- Example:, What are A and B?
Ans. A is
Question. Try this:
Write the structure of A and mention its stereochemistry?
➢ By Kolbe's Electrolysis
- 2RCOOK + 2HOH R-R + 2CO2 + H2 + 2KOH
- Example: 2CH3 - COOK + 2H2O CH3-CH3 + 2CO2 + H2 + 2KOH.
If n is the number of carbon atoms in the salt of carboxylic acid, the alkane formed has 2(n - 1) carbon atoms.
➢ Reduction of Aldehydes and Ketones
1. By Clemenson's reduction (with Zn - Hg / conc. HCl):
- R - CHO RCH3 H2O
- RCH2R' H2O
CH3 - CHO CH3CH3 H2O
- Clemenson's reduction is not used for a compound that has an acid-sensitive group.
2. By Wolf-Kishner reduction (with NH2NH2 / KOH):
- Wolf-Kishner reduction is not used for compounds that have base sensitive groups.
Physical Properties of Alkanes
- Alkanes are colourless and odourless.
- They possess weak Vander Waal's force of attraction.
- Alkanes having 1-4 carbon atoms are gases, then from 5-17 carbon atoms are liquid and alkanes having 18 or more carbon atom are solid at 298K.
- Structure of alkanes: In alkanes, all the carbon atoms are sp3 hybridised which mean that they form four sigma bonds with either carbon or hydrogen atoms. Their general formula is CnH2n+2.
Structure of Methane
- Melting and Boiling point: Shorter chain alkanes have low melting and boiling points but as the number of carbon atoms in the chain increase melting and boiling point rise.
(a) Boiling Point: It increases with the increasing molecular weight as the Vander Waal's force increases with the increasing molecular weight. Straight chain alkanes have a higher boiling point than their structural isomer.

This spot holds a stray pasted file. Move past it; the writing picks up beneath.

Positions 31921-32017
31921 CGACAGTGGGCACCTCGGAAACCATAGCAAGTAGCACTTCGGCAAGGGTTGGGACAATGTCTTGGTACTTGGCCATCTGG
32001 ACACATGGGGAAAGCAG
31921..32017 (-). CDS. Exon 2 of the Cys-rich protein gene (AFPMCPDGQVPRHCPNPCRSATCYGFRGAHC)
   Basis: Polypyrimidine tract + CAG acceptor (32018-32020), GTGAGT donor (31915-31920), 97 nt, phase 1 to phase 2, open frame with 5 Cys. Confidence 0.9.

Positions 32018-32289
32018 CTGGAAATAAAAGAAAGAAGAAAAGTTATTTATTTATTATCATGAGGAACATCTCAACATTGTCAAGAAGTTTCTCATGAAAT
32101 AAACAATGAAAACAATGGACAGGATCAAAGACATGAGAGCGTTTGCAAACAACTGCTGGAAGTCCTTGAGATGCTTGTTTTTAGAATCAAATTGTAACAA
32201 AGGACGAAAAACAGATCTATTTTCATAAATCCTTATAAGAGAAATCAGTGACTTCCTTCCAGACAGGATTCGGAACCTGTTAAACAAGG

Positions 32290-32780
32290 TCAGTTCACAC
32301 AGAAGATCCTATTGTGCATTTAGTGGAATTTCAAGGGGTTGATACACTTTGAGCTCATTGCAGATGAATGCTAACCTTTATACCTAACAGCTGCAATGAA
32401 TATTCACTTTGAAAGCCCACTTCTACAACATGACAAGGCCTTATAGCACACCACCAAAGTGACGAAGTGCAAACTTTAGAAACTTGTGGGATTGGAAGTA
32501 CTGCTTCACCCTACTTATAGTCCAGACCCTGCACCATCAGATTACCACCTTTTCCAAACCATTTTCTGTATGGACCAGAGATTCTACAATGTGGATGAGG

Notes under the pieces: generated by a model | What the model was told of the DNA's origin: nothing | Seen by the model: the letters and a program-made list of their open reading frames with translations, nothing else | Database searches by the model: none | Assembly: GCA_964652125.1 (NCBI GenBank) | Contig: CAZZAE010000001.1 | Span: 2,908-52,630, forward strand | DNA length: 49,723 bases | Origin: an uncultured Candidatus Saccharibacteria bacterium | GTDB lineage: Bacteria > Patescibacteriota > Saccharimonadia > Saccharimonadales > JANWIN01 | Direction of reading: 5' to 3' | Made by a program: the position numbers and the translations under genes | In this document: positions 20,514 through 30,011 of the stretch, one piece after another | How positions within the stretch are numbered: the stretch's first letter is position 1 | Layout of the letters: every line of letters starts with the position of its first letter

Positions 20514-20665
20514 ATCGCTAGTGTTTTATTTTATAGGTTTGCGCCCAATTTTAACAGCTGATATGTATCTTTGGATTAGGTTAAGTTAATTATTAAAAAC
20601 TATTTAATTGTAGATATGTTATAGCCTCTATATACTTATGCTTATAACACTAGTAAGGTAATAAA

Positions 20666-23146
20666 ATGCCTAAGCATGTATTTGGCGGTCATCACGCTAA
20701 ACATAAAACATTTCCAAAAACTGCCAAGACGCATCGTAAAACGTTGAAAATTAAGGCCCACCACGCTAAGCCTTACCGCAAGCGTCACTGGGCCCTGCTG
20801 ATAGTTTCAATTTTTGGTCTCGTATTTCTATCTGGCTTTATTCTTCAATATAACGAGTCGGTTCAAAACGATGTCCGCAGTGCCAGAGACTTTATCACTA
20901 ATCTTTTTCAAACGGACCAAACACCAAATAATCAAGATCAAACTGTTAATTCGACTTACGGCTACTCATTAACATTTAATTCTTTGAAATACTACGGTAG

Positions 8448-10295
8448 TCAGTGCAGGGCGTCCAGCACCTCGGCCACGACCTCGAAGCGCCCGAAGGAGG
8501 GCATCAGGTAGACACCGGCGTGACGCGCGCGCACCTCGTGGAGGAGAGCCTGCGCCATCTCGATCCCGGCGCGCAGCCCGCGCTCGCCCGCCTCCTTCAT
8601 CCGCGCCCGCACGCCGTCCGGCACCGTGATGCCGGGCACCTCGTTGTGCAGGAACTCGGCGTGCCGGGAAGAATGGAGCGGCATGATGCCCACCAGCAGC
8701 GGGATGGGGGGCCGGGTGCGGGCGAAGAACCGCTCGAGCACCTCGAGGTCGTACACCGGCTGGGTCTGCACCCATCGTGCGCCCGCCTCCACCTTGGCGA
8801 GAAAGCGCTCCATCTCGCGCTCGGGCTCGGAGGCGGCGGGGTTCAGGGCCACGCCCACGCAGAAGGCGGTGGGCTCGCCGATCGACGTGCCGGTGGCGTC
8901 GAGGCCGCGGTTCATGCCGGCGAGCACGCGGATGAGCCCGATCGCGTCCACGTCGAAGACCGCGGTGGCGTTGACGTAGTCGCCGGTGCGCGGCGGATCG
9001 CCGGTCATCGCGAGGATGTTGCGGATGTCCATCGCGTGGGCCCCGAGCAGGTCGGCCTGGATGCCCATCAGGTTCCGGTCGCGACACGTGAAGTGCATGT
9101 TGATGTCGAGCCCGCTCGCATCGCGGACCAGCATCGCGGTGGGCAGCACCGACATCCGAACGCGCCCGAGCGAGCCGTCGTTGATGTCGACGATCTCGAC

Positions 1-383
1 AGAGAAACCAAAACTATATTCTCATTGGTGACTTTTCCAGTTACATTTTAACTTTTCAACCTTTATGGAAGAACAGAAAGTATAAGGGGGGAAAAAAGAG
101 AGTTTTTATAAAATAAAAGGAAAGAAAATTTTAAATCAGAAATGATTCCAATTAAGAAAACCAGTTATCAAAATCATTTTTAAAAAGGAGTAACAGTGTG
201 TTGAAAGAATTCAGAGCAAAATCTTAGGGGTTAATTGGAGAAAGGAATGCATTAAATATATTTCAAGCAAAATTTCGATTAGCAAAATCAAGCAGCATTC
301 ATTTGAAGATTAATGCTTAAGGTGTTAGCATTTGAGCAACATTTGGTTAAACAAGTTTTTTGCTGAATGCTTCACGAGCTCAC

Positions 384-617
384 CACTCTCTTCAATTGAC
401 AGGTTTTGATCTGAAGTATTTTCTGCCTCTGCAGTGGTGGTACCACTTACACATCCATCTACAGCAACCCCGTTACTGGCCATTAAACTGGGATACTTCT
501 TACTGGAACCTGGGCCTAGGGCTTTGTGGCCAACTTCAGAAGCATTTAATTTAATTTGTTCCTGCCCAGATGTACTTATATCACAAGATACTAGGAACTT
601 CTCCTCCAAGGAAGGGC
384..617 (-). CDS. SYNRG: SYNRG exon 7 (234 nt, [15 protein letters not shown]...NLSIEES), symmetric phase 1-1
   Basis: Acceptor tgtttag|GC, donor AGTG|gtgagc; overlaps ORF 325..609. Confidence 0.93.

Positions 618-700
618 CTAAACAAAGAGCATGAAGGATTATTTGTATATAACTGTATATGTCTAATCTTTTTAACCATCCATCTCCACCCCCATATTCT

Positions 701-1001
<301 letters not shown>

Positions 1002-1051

(b) Melting Point: It also increases with increasing molecular weight because it is difficult to break the intermolecular forces of attraction between higher alkanes as they generally solids. Even-numbered alkanes have a better packing in the solid phase than the odd ones as they form a well-organised structure which is difficult to break hence even-numbered alkanes have a higher melting point than odd-numbered ones.
(a) Alkanes are generally nonpolar molecules because of the covalent bonds between C-C and C-H and also because of the very small difference between electronegativities of carbon and hydrogen.
(b) We know that polar molecules are soluble in polar solvents and nonpolar molecules are soluble in nonpolar solvent, generally, so this implies alkanes are insoluble in water or hydrophobic in nature.
(c) When a non-polar alkane is added to a polar solvent, the water molecule are attracted to each other and alkane molecules do not attract each other.
(d) In organic solvents, they are soluble because the energy required to overcome existing Vander Waal's forces and to generate new Vander Waal's forces is quite comparable.
- Alkanes have a lower density than water, they float on water. Density increases with an increase in molecular mass.
- Apart from weak Vander Waal's forces, London forces, Dispersion forces, weak intermolecular forces act between the molecules of alkanes.
Chemical Properties of Alkanes